In the early 1980’s, many great thinkers in the fire service hypothesized that if the fire service didn’t create a new mission and completely overhaul the fire service we would quickly lose our relevancy in the community and become extinct. They deduced that fires were quickly becoming a thing of the past and so would the fire service as a whole if we didn’t become more agents of change. This led to formation of fire service think-tanks filled with progressive change agents.
These think tanks began proposing a host of schemes and ideas intended to transform us from a vanishing, outdated government service straight to the top of the Forbes 500 list. Higher education emerged as one of the cornerstones of the future. Transforming ourselves from a blue collar workforce to a white collar establishment was key. Higher education was proposed as the way forward and mastery of skill and experience was staged on side Charlie.
Promotion exams and executive job descriptions were rewritten, placing emphasis on educational accomplishments over past achievements, hard work, competency and job knowledge. In fact, those who lacked a formal degree were often viewed as outdated; stuck in the past and an obstacle to creativity and change.
The list of progressive leaders began to grow and so did the number of think-tanks. There was a rush to see who would have the honor of sitting at the right hand of Ben Franklin as they rewrote fire service history. Some executives showed just how progressive they were by trading in their work uniform for a three piece suit. The demolition of the traditional service had begun.
Taking a page from President Franklin Roosevelt’s 1933 New Deal, Fire Chiefs everywhere began reengineering the fire service through countless experimental projects and programs, most (not all) of which had little to nothing to do with delivery of basic services.
I suppose this could have all worked out great except for one minor issue; the demands for our basic services (the preservation of life and property and helping those who are sick or injured) never went away and in fact have continued to increase exponentially. Many departments around the country are seeing record increases in service demand. It wasn’t the New Deal, it was the Raw Deal.
Today, we are the lynch pin holding the EMS system together, we regularly respond to fires, we are involved in technical rescues and have taken a lead role in issues of homeland security and emergency management. What do all of these services have in common? They each require a workforce, that is highly skilled at operating in the most stressful and dangerous environments with the greatest degree of competency, professionalism and compassion. Any of that sound familiar to you? It’s like the scene from the Wizard of Oz, where Dorothy clicks her heel three times and discovers “there’s no place like home”.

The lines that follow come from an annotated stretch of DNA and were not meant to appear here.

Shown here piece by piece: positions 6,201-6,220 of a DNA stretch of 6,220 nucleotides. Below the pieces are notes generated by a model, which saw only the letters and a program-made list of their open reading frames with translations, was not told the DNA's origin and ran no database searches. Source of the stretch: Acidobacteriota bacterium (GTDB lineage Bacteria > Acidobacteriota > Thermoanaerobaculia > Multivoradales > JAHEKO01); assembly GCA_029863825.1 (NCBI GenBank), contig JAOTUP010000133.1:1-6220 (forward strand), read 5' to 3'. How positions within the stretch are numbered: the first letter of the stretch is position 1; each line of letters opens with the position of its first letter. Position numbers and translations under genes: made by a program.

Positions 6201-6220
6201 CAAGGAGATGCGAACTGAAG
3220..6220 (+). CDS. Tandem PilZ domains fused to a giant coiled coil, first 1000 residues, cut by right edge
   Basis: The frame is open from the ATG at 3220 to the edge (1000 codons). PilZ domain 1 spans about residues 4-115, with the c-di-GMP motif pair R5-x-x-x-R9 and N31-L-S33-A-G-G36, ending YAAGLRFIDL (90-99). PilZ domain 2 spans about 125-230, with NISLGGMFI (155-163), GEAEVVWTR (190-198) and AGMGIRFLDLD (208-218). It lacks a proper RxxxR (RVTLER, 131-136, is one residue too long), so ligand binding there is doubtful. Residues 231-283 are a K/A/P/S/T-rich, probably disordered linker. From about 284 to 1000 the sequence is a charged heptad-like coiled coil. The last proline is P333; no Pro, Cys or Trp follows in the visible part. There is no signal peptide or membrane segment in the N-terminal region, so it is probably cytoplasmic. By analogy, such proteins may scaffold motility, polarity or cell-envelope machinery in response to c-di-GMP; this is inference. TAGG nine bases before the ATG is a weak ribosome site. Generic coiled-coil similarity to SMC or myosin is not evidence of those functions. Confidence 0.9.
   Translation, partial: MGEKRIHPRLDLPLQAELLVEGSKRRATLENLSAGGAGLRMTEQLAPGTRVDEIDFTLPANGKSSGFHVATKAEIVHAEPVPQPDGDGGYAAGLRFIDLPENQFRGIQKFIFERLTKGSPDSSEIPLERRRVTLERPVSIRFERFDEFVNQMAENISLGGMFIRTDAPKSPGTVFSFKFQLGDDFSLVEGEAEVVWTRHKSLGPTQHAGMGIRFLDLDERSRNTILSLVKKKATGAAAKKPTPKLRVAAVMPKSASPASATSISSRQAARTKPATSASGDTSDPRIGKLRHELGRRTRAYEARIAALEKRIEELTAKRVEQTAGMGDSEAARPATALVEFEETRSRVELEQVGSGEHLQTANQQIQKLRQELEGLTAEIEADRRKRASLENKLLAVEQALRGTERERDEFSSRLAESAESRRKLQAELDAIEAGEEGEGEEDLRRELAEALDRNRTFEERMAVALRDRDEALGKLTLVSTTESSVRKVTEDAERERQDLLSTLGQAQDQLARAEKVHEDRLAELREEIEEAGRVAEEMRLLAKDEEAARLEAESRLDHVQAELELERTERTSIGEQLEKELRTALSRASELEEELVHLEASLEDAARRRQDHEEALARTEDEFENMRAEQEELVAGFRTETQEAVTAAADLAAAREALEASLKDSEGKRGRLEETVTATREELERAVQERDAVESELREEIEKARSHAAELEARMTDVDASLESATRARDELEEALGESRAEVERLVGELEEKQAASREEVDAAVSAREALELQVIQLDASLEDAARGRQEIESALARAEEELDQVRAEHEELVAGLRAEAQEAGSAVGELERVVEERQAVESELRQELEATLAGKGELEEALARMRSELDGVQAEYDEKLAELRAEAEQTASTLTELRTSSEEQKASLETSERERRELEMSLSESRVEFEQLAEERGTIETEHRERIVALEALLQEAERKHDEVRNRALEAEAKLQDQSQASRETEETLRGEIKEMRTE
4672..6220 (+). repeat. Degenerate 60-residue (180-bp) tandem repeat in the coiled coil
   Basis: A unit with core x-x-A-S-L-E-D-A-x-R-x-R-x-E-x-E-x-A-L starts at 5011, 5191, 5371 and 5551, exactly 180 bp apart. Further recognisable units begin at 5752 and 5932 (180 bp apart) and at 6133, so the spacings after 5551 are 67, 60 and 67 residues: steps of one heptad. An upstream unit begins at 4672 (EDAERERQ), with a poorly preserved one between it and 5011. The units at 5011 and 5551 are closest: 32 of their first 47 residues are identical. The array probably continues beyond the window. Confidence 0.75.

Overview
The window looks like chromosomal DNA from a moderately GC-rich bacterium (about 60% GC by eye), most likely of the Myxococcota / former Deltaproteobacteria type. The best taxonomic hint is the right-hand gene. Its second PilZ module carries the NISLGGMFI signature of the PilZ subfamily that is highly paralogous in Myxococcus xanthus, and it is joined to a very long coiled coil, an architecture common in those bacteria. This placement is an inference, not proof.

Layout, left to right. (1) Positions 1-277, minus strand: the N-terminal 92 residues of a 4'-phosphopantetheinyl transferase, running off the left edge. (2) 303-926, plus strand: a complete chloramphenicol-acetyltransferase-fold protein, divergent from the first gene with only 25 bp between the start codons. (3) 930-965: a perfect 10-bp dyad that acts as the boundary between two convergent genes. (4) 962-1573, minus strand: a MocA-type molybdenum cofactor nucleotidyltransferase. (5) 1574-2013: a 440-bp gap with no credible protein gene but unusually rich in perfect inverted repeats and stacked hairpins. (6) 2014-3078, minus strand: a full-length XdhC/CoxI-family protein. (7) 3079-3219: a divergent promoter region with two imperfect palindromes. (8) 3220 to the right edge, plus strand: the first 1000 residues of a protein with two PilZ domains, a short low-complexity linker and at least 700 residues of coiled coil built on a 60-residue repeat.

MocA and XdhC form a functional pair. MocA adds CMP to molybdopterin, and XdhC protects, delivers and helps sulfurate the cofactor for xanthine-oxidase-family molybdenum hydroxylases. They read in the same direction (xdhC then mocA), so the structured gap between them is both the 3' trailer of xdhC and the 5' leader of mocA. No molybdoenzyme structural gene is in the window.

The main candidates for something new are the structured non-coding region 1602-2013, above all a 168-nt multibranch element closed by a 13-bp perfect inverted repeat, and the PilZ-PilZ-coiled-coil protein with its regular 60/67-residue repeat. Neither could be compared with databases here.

Today, we look at the rising level of incompetency and point the finger at things I call “modern excuses”. This list includes things such as; modern fire behavior, wind-driven fires, new construction, workforce generational differences, safety first etc. While each of these are worthy of greater discussion, none of them are acceptable excuses. Quite honestly, the public doesn’t care about any of these issues. They expect a timely, professional and compassionate response to a 911 call and quite frankly, that’s what we should expect of ourselves.
The fact is we (the fire service) allowed ourselves to be bamboozled into redefining our mission, purpose, and focus. We took a noble mission and viable service (which for more than 200 years our communities overwhelmingly valued) and attempted to redefine it; based on what we thought was best for us (fire service). In doing so we broke the cardinal rule of public service which is – doing what’s best for the community ahead of doing what’s best for us.
The service we have been delivering for more than 200 years and continue to deliver today will likely never go away. If the fire service fails or becomes irrelevant it will do so from the inside out, not the other way around. That means we created the demise, not the public. So here is my warning: Continuing down the path of attempting to redefine our mission and purpose is the greatest risk to our service. The “safety first”, “your safety is the most important” mentality not only misses the mark of achieving maximum safety, it places greater emphasis on us and less emphasis on those we are sworn to protect (just go to the video tape). Continuing to hire or recruit (career or volunteer) a workforce, that lacks a desire to help people (compassion), lacks integrity and lacks capability will assure complete mission failure. Continuing to promote officers who lack experience and skill-set or who can’t or won’t lead will result in more confusion, disorganization, and loss of competency.
Please don’t get me wrong, the “traditional” fire service was in no way perfect. In fact something’s were outright inappropriate on every level. The foundation however, provides a blueprint for what success should look like. Failing to lead and losing focus on mission and purpose has created unintended consequences. Attempting to justify those consequences by applying modern excuses is disingenuous and distracting to finding our way home.